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April 18, 2011

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Food sellers make false produce claims

FOOD sellers often falsely claim their produce comes from well-known places to attract customers and boost profits, an investigation by Shanghai Daily has found.

Industry insiders said market watchdogs don't have the manpower to crack down on such behavior and that they aren't worried about it because the practice doesn't cause any harm to human health.

The practice is most common with fruit, vegetables and pork.

Strawberries are in season now and in a recent case, Lu Jing, a local housewife, was happy after buying some large strawberries at a fair price. The retailer told her the milky strawberries, a sweet species, were grown in Qingpu District, the city's home for the berries.

Lu was disappointed after going home and eating the tasteless berries.

Yuan Yaxiang, an expert with the Shanghai Fruit Association, said she must have bought strawberries with a chemical that makes the fruit grow bigger, but ruins the taste. The strawberries were most likely not milky strawberries from Qingpu.

"It's quite common for fruit sellers to disguise poor-quality fruit as good produce with well-known origins," Yuan said. "Market supervisory officers don't have the staff or energy to stop this because fruit with fake origins won't kill people."

Fruit sellers tend to sell apples grown in Shanxi and Gansu provinces as those from Xinjiang Uygur Autonomous Region. They also sell homegrown Red Delicious apples as imported from the United States and Hainan Province's bananas as those from the Philippines. By doing so they can charge more, Yuan said.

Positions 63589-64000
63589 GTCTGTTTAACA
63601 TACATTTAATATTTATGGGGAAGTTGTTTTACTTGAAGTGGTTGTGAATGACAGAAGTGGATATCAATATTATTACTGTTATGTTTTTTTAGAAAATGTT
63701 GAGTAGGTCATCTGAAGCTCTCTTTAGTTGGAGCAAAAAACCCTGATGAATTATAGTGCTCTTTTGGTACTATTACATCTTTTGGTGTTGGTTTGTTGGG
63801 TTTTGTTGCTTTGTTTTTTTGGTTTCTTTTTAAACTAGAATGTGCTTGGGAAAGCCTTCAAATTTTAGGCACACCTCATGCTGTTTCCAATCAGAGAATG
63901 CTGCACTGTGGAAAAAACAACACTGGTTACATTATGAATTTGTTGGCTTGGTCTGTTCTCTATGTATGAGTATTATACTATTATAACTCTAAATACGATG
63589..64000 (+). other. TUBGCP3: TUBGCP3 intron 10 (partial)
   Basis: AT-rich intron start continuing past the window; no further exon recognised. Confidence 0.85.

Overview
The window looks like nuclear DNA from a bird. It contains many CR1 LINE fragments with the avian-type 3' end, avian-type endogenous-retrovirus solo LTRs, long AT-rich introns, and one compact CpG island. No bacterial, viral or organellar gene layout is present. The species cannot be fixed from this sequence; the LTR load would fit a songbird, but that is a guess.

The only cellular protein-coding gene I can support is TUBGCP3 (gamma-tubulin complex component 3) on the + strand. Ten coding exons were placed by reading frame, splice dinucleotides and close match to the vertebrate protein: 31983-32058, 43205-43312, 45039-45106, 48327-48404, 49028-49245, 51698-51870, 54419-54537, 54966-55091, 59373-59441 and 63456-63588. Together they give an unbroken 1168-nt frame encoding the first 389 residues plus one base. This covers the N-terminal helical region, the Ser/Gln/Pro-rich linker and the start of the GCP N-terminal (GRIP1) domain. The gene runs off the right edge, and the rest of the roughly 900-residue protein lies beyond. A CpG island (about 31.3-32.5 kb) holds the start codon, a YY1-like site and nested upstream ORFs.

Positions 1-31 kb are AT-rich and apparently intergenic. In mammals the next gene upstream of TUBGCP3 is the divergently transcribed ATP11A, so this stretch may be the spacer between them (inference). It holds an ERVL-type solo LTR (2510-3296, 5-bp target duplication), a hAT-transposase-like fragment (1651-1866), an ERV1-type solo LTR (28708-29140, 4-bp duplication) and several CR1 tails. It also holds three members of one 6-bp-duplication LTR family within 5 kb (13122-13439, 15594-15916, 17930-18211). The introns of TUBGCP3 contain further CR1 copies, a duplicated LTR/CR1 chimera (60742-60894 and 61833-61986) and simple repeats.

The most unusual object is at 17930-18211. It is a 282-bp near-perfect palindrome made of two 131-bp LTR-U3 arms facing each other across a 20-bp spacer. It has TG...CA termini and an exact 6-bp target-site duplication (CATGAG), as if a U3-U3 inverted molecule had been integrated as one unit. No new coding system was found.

"There are no good ways to stop the lies since we association officers don't have the right to enforce the law. Consumers have to try their luck when buying fruit or learn more about how to distinguish good fruit from bad," Yuan said.

A manager who declined to be identified in Shanhua Fruit Wholesale Market agreed that it was difficult to get evidence to prove the real origin of the fruit.

He said they don't strictly check the origins of produce because if they did, those sellers would just move to another market.

All of this leaves customers confused.

"Who knows if the food really comes from where they say it does," said Lu Caiyan, who was buying fresh food at a market. "As long as the food is of good quality, I have no worries."

In another recent case, retailers who falsely claimed they were selling Shuanghui pork have now switched to other brands after a scandal emerged in which clenbuterol was given to Shuanghui pigs to make them grow more lean meat.

Clenbuterol can be harmful to human health.

Retailers said they stock qualified pork from legal wholesale markets and then just select popular brands at will to attract more customers.

At a market in Baoshan District, a pork seller changed his advertising board to "ecological pork" from the original Shuanghui.


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